Singleton design pattern in Java and Python

Creational Design Patterns provide solution to instantiate an object in the best possible way for specific situations. Following design patterns come under this category.

Singleton pattern ensures that only one object of a particular class is ever created.

Sometimes it’s important for some classes to have exactly one instance. There are many objects we only need one instance of them and if we, instantiate more than one, we’ll run into all sorts of problems like incorrect program behavior, overuse of resources, or inconsistent results.

Usually singletons are used for centralized management of internal or external resources and they provide a global point of access to themselves.

There are only two points in the definition of a singleton design pattern:

  • There should be only one instance allowed for a class.
  • We should allow global point of access to that single instance.
dp_singleton.gif

This sequence diagram shows how simple it is for a client to get an instance of the Singleton.

dp_singleton_seq.png

Usage of Singleton design pattern:

  • Singleton pattern is mostly used for memory save because object is not created at each request. Only single instance is reused again and again.

Java

// file Singleton.java 
class Singleton {
    private static Singleton instance;
    private Singleton() {}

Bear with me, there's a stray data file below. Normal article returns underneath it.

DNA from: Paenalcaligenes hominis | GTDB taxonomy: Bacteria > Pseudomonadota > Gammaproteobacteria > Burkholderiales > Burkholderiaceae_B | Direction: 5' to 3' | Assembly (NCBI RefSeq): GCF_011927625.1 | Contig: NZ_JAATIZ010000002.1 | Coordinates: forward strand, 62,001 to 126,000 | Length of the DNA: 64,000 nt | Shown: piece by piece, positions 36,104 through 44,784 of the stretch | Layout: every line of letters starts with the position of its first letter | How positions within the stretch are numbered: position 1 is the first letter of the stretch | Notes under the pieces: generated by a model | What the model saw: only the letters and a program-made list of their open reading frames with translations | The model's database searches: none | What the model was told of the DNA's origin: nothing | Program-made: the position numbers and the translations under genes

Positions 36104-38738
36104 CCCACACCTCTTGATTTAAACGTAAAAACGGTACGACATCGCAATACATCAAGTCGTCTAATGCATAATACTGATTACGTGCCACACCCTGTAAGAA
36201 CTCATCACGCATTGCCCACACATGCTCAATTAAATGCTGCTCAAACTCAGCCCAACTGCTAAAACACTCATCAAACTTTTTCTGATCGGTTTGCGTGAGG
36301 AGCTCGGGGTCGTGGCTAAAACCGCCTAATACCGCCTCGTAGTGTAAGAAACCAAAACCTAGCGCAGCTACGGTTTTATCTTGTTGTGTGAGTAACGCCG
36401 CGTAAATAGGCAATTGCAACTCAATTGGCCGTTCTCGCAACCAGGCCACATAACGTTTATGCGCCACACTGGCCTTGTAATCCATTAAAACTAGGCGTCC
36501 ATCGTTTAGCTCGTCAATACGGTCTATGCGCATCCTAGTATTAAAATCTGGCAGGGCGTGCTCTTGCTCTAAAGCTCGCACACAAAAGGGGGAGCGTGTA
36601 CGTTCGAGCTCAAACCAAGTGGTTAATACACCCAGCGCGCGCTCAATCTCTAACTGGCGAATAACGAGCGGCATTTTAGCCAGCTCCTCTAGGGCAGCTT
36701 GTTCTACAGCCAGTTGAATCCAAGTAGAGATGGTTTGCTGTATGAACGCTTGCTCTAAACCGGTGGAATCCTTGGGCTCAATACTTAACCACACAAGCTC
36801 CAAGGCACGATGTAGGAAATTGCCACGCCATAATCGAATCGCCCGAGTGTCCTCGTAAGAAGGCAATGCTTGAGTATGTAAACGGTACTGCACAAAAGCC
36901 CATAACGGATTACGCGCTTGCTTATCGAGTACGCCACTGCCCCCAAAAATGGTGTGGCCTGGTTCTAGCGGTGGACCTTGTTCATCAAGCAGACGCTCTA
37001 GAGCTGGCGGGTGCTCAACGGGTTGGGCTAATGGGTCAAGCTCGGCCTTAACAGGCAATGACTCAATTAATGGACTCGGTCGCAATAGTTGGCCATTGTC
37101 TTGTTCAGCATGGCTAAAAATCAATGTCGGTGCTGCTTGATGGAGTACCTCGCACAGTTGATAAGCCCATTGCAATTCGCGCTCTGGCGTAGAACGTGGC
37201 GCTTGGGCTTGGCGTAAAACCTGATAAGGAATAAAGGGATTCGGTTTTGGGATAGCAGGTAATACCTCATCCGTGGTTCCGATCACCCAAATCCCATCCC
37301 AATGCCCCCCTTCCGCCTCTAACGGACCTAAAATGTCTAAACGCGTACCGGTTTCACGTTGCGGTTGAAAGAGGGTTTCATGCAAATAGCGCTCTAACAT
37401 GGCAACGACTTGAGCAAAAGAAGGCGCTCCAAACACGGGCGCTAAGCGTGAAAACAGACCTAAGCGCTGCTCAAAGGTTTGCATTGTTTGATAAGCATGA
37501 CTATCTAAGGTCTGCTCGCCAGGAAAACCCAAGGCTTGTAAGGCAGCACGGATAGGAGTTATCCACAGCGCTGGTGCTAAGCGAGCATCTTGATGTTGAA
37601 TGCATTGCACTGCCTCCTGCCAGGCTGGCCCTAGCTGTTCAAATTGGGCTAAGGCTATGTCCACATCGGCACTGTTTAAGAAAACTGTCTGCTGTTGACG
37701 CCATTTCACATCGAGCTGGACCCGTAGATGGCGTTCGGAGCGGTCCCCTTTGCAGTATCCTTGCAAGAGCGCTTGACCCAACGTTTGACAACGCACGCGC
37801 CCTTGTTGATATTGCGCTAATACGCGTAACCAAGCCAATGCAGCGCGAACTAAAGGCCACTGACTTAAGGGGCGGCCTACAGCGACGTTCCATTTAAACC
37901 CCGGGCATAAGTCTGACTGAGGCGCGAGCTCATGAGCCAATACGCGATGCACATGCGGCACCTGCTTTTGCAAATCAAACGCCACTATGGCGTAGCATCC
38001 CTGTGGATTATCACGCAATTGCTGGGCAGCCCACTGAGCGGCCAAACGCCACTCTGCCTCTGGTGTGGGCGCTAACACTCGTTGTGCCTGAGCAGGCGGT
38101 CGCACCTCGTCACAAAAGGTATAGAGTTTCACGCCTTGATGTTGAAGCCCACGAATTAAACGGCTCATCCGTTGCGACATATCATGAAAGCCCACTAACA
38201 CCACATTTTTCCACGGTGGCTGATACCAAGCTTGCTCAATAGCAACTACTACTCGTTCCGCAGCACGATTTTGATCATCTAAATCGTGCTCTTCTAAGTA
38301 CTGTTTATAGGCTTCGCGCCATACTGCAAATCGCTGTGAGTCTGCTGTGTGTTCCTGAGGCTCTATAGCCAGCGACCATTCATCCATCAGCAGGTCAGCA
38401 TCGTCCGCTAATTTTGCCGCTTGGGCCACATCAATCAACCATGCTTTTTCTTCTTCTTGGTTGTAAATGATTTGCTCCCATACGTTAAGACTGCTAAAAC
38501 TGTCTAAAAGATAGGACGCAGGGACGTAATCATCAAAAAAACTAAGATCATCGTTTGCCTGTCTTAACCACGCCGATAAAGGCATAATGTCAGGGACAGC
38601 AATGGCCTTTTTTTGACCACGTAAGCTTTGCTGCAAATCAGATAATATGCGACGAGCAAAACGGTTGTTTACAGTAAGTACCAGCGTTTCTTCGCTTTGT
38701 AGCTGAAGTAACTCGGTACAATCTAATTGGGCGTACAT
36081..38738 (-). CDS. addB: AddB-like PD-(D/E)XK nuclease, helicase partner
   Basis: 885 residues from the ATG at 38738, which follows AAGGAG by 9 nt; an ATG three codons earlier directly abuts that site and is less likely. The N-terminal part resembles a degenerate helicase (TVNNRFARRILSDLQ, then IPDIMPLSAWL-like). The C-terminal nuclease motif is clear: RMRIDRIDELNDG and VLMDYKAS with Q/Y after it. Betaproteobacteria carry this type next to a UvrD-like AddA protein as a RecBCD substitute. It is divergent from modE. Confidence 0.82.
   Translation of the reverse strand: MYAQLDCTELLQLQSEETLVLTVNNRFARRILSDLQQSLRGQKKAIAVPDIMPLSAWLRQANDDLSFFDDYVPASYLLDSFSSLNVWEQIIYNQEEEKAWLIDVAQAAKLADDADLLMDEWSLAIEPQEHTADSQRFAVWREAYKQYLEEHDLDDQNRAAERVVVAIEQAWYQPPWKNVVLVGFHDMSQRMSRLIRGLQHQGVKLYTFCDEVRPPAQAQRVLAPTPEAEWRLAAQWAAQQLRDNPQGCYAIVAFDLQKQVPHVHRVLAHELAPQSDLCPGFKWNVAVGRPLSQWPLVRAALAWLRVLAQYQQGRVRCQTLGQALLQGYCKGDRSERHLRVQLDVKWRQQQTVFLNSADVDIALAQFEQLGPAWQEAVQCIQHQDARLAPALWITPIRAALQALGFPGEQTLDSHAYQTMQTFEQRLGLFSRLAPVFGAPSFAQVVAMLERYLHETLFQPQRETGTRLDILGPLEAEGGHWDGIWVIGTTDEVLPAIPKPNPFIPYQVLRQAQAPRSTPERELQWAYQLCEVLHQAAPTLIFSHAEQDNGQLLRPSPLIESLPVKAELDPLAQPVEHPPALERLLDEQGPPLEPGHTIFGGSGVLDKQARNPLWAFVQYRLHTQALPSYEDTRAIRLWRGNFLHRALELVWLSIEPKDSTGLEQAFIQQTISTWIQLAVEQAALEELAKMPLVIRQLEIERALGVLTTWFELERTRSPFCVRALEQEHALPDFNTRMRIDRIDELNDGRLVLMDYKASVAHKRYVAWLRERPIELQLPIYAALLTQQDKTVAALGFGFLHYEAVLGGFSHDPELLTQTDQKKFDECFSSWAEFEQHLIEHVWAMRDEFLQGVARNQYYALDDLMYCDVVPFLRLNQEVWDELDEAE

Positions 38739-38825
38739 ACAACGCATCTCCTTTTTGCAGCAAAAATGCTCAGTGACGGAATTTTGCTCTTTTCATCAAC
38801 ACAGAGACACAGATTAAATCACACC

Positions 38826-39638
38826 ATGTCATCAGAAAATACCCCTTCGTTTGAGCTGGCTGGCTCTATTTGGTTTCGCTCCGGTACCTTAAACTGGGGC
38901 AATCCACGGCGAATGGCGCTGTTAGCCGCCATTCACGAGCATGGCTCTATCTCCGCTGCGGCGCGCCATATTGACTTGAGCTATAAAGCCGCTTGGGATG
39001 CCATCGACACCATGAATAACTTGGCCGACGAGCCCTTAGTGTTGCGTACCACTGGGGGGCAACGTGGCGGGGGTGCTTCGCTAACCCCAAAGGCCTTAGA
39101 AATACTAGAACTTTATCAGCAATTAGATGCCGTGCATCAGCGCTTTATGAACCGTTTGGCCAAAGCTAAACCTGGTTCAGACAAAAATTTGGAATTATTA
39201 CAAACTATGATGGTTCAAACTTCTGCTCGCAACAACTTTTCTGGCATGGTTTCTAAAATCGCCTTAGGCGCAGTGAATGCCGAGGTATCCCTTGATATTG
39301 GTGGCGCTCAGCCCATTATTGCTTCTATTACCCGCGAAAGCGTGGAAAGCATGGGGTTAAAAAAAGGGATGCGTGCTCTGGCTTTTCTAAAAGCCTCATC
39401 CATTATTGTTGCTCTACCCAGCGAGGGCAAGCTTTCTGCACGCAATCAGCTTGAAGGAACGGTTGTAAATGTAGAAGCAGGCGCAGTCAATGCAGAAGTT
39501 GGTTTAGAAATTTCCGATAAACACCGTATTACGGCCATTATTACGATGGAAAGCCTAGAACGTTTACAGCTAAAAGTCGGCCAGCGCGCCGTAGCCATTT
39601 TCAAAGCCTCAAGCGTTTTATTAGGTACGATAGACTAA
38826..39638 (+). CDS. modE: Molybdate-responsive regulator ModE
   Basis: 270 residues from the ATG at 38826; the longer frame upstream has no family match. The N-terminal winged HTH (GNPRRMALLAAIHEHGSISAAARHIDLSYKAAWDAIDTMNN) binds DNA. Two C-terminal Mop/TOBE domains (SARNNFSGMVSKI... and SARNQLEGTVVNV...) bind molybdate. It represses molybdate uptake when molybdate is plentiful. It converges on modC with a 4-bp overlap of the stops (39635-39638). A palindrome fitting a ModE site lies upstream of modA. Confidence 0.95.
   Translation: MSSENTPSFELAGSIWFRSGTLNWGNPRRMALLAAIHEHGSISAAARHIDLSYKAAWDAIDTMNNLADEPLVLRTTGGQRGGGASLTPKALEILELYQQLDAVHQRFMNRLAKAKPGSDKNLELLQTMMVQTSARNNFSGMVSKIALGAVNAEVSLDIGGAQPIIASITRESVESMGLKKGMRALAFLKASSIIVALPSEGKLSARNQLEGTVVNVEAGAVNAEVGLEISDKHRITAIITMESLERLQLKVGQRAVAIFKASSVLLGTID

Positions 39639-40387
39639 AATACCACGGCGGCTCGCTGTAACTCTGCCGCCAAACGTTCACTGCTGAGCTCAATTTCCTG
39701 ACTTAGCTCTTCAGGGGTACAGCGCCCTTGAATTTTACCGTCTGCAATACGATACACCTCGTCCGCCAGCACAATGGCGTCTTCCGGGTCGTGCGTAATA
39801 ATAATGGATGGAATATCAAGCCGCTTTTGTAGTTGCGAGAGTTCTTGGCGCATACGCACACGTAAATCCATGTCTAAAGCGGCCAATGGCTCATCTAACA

public static synchronized Singleton getInstance() {
        if (instance == null)
            instance = new Singleton();

        return instance;
    }

    public void doSomething() {
        System.out.println("Singleton");
    }

    // serialization
    protected Object readResolve() {
        return getInstance();
    }    
}

// file Demo.java
public class Demo {
   public static void main(String[] args) {
      Singleton object = Singleton.getInstance();
      object.doSomething();
   }
}

Python 3

Create Singleton using metaclass.

class SingletonType(type):
    instance = None
    def __call__(cls, *args, **kw):
        if not cls.instance:
             cls.instance = super(SingletonType, cls).__call__(*args, **kw)
        return cls.instance

class Singleton(object):
    __metaclass__ = SingletonType

    def do_something(self):
        print('Singleton')


s = Singleton()
s.do_something()
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